./configure --without-snapshot --dest-cpu=mipsel --dest-os=linux --without-npm --with-mips-float-abi=soft
bash --norc

Without FPU emulation you will get ‘Illegal Instruction’ and Node.js will not run.

ar71xx (TP-Link WDR3600)
Without a custom built FPU-emulator-enabled kernel, a WDR3600 gives:

root@wdr3600-1505-std:/tmp# ./node 
Illegal instruction

However, with FPU enabled:

root@wdr3600-1505-fpu:/tmp# ./node 
undefined:1



SyntaxError: Unexpected end of input
    at Object.parse (native)
    at Function.startup.processConfig (node.js:265:27)
    at startup (node.js:33:13)
    at node.js:963:3

Same result for 4.1.2 and 4.2.2. That is as far as I have got with ar71xx at the moment (20151115).

Leave a comment ?

11 Comments.

  1. Hi! In another article you demoed how to build Nodejs for OpenWRT on top of RaspberryPI: http://zo0ok.com/techfindings/archives/1954.

    I have a solution I’m developing that uses x86 instead of ARM. Is it possible to build Nodejs 4.0 to this platform? If yes, how can I do it?

  2. Absolutely… building NodeJS 4 for OpenWRT/x86 should be quite easy. I would start trying the official builds, they could work. But I have been thinking about building an x86 build and share. Please keep me updated!

  3. Really nice. I think as NodeJs 4 is an LTS version it should be perfect to use as base package for OpenWRT.
    Meanwhile, do you know any tutorials that could help me build the package?

  4. I think it would be great if you create a post where you write how to build a node package op from node source code for any cow architecture.

  5. Building Node.js for OpenWrt (mipsel) | TechFindings - pingback on 2015/10/11 at 17:11
  6. Luis, well, maybe I get there some day.

    Problems are
    1) I don’t know how to make a real OpenWrt package (that should be pretty easy though).
    2) Many (most) OpenWrt targets do not run Node.js, and perhaps never will. So “any” architecture will most likely be a few selected architectures.
    3) Most supported devices are not powerful enough to run Node.js. It runs on 64MB RAM, but it is not even enough to run a standard benchmark (octane benchmark). Also, the node binary is typically around 15MB. It can probably be made smaller, but typical OpenWrt devices have 8MB of flash.

    Node.js makes sense with
    1) at least 128 MB RAM, preferably more
    2) 128MB of NAND flash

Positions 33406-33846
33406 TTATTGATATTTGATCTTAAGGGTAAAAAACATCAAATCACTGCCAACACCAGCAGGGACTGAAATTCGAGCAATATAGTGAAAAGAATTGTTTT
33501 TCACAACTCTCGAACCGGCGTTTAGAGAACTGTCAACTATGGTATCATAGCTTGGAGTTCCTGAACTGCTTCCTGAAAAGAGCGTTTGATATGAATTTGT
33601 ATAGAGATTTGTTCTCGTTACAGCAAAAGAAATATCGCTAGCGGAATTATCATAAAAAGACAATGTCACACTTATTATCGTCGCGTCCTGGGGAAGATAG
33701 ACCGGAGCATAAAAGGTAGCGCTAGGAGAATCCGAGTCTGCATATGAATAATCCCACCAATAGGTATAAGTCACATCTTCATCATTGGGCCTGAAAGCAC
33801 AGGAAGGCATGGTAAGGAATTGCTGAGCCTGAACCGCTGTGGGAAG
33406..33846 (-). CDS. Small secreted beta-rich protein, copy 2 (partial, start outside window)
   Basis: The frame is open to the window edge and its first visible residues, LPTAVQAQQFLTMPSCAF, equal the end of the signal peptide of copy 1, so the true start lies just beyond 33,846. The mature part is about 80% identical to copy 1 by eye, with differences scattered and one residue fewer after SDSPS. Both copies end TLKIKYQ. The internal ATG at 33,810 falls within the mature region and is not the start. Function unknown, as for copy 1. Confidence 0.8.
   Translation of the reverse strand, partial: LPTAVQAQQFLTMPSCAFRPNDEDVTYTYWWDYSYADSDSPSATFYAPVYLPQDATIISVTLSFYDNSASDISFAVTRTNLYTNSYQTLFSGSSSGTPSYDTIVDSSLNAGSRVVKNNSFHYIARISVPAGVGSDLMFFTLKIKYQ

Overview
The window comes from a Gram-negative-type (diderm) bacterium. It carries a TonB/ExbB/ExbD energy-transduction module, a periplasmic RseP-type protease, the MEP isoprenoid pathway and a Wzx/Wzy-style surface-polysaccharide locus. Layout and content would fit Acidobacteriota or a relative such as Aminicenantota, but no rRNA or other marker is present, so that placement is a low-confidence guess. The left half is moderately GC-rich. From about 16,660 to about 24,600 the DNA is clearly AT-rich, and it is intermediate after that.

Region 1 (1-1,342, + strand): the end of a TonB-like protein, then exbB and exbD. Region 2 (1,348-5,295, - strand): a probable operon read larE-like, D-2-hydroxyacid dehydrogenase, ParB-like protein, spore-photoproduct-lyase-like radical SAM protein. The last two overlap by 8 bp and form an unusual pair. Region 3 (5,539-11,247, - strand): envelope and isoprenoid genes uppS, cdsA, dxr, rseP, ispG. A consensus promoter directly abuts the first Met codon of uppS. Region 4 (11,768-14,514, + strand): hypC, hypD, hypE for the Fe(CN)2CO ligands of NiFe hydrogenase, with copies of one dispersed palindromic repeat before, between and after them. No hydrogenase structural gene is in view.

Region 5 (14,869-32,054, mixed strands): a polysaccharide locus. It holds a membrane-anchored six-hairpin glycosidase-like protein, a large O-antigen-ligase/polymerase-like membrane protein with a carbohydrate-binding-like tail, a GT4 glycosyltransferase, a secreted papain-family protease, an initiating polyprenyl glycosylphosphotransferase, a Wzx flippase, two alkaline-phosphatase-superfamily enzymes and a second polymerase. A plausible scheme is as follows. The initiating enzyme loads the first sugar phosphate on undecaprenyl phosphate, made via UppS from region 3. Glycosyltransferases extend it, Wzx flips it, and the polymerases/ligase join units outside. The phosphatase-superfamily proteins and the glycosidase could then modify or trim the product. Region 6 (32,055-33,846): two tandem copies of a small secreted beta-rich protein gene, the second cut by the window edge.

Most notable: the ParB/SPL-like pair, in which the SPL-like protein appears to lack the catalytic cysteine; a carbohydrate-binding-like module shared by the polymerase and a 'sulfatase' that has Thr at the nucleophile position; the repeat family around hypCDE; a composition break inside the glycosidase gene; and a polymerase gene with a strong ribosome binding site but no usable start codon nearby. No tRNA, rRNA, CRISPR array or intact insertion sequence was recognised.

3) FPU (ARMv7 or x86)

    This basically leave us with WRT1200AC/WRT1900AC and some Single Board Computers (Beaglebone, Raspberry Pi 2).

    So for the time being, I don’t see a generic OpenWrt Node.js package being very relevant.

  7. Same error (Unexpected end of input) on Xiaomi MiWiFi Mini (MT7620N/ramips), offical rom , based on openwrt 14.07

  8. Hello zo0ok!

    You’ve done a great work – I’ve installed node_4.1.2 (with your custom build r47168 with FPU emulation) on my Asus-RT-14u and run some js applications there.
    But ‘Luci’ is absent in your build.
    For me is difficult to configure my routers without Luci.

    Could you please tell me how I can compile luci for this particular custom build ?

    Thank you!

    P.S. Seems you are the only one in inernet who adapt node.js for different hardware.

  9. Jev, cool that you tried the custom build!
    It was, admittedly, more of a proof of concept.
    I don’t have the build tree anymore so I can’t build more packages (like Lucy) for it.

    My build was r47168, between 15.05 and 15.01.1.
    https://wiki.openwrt.org/about/history

    My guess is that you can download official opkg-package files for either 15.05 or 15.05.1 and install them, perhaps with some force-flag since checksums will fail.

    https://wiki.openwrt.org/doc/howto/luci.essentials

    A perhaps better option is that you build your own version of 15.05.1 with Kernel emulation enabled.
    However, it seems I didn’t document the process very well, and I am afraid it was not trivial.
    I think the normal “make menuconfig” does not configure the kernel. So after “make menuconfig” you need to do “make kernel_menuconfig”, I think. If you have never built OpenWRT or the Linux kernel from source, this will be quite some work the first time.

  10. Jev, perhaps I can try to build 15.05.01 with kernel emulation.
    I eventually destroyed my Archer C20i so I will not be able to test my own build at all.